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Earlier this month, New York's Commercial Division, a department within the New York State court system designed to handle complex commercial disputes, established new procedures that provide a voluntary, alternative track to shortcut the standard discovery and pre-trial process. The goal: cases will be trial-ready within just nine months. Dubbed "accelerated adjudication," the procedures severely curtail the traditional discovery process and eliminate numerous procedural and substantive rights in an attempt to streamline litigation and drive faster resolution of commercial disputes. Specifically, in order to guarantee such a short window to trial, under the expedited procedures parties can waive the right to a jury trial, interlocutory appeals, fulsome discovery and punitive damages. While the purpose behind these streamlined procedures is laudable, businesses must proceed with caution because these waivers will not be appropriate for every party, contract or potential dispute.
The accelerated adjudication procedures, contained in new Rule 9 of the Rules of the Commercial Division, see Uniform Civil Rule 202.70(g)(Rule 9), represent a significant deviation from typical New York trial court practice. For example, New York County's staggering case load – the nine Commercial Division judges in New York City have between 300 and 400 active cases each – and the peculiarities of New York practice (e.g., the automatic right to an interlocutory appeal of any trial court ruling) routinely cause years to pass before trial.1 Such protracted litigation can be beneficial or exasperating, depending on the circumstances. But it is undoubtedly expensive, and for many, prohibitively so. Indeed, the new rules arise out of the Commercial Division's recognition that the cost and uncertainty of prolonged litigation has driven many businesses away from the courts and toward private arbitrations that skip the drawn out procedural structure of the courts. Thus, the accelerated procedures are designed to compete with commercial arbitration by matching its primary benefit (speed and efficiency) while still protecting the parties' rights in a manner unique to the judiciary.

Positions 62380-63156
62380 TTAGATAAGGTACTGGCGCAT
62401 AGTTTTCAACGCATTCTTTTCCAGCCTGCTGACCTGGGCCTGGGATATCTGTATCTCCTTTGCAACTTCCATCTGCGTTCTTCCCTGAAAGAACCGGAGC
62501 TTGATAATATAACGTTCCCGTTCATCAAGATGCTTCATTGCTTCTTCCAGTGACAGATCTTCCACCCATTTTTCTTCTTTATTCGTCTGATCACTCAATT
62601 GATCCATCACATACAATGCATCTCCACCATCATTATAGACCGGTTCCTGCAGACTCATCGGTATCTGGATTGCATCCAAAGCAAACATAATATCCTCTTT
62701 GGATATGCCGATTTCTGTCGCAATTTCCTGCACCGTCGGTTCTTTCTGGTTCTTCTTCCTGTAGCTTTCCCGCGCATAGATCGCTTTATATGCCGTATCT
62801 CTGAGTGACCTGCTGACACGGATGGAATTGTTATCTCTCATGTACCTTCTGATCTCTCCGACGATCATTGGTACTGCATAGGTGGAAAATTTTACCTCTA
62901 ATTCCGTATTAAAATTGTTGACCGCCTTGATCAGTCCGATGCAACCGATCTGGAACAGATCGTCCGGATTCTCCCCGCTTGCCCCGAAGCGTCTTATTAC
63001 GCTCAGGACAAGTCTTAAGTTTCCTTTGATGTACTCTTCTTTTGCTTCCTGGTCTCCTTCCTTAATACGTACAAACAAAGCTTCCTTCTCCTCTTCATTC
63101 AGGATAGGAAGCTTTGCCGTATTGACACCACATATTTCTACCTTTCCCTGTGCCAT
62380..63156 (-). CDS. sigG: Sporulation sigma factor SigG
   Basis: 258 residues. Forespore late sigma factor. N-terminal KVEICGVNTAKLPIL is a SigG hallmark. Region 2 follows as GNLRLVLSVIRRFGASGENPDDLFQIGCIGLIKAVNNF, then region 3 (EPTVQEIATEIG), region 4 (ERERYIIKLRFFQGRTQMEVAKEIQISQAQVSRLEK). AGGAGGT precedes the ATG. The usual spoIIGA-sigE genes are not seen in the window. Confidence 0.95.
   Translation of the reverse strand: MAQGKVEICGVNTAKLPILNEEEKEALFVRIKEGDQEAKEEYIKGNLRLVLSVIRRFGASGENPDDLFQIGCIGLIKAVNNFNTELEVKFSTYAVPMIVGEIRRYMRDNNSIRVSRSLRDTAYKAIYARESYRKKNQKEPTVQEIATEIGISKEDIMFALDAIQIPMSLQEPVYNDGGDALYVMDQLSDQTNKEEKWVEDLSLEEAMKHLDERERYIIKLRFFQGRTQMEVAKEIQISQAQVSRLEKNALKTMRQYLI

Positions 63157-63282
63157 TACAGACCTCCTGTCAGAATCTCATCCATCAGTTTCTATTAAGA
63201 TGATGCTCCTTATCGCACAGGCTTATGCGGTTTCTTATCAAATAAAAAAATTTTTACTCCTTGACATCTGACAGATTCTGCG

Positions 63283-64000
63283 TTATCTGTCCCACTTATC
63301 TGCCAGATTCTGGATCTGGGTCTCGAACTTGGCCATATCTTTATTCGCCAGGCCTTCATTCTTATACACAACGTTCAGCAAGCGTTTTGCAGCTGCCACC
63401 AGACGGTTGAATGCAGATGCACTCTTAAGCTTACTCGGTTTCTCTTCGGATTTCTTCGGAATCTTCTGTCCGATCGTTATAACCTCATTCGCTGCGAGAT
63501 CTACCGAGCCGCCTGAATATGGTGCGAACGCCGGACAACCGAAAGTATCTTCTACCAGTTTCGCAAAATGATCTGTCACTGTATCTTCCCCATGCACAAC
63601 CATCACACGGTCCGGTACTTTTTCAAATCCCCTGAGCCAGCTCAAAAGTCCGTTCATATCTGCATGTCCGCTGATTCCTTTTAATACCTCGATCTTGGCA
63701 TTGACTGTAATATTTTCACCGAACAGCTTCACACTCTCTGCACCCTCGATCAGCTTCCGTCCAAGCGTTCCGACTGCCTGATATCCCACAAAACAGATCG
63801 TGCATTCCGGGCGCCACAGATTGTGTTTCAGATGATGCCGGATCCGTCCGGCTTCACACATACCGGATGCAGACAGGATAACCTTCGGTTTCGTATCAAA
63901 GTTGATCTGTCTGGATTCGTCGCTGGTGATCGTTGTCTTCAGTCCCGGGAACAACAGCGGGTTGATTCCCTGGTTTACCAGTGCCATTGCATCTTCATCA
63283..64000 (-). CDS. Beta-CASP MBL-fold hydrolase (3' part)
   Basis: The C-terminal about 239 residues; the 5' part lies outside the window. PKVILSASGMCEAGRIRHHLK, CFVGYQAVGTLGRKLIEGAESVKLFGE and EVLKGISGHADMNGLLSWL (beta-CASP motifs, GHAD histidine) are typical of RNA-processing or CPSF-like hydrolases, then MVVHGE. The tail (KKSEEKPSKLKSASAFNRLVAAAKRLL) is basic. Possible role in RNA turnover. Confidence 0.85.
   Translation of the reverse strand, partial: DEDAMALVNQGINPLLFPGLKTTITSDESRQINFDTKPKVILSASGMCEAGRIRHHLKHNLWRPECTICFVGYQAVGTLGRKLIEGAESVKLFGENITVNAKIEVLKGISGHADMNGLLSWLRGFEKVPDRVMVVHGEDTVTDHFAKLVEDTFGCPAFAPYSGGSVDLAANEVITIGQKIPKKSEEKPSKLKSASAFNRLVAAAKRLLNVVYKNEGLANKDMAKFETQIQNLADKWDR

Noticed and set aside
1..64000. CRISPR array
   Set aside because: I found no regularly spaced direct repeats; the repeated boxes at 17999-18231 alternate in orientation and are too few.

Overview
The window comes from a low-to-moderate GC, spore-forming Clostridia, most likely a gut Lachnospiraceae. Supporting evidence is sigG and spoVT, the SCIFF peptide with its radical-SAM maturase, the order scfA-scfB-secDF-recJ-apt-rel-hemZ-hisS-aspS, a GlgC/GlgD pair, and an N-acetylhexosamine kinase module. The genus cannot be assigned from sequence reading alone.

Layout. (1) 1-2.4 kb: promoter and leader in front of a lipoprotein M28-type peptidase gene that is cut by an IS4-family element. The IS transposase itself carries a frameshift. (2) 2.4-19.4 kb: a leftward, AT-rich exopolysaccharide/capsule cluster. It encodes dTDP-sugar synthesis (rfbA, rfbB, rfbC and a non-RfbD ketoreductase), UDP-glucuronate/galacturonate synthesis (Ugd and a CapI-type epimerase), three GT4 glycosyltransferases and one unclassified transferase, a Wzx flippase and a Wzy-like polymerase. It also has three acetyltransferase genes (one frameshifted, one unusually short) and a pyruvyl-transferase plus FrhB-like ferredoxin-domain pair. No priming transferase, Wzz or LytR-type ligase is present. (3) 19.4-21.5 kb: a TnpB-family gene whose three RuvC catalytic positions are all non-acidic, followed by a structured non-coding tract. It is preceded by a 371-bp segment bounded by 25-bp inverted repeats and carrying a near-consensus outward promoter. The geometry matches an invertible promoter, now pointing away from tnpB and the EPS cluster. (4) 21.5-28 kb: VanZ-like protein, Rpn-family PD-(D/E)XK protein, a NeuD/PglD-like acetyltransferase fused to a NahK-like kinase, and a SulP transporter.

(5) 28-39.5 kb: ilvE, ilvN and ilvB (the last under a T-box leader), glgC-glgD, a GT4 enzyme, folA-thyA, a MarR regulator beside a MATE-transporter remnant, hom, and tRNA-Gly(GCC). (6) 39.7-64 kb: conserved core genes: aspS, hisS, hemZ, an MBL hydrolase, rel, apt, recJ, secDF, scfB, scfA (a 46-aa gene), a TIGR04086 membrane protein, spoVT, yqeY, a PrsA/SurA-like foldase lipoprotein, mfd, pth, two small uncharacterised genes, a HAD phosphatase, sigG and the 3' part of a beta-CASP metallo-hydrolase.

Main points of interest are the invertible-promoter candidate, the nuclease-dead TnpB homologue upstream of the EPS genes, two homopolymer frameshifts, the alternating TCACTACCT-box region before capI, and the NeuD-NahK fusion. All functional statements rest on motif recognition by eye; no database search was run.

Under the new rules, parties may consent to the accelerated adjudication procedures either by including language to that effect in their underlying contracts or by accepting the procedures after a lawsuit has been filed. The rules themselves contain model contract language through which the parties can agree to the use of the expedited procedures long before a dispute arises.2 And therein lies a trap for the unwary. The innocent use of the term "accelerated" or "expedited" in a New York choice of forum clause could be deemed to constitute a comprehensive adoption of the procedures (and waivers) set forth in Rule 9. Parties therefore should be aware that they are not required to waive all such rights or to use the model language set forth in the rule itself. To the contrary, under the well-established legal principle that parties may contract as they wish, businesses are free to draft language that incorporates pieces of the accelerated procedures and even adds other procedures of the parties' own making. Businesses should thus give close consideration to New York forum selection clauses in order to avoid inadvertently accepting these procedures.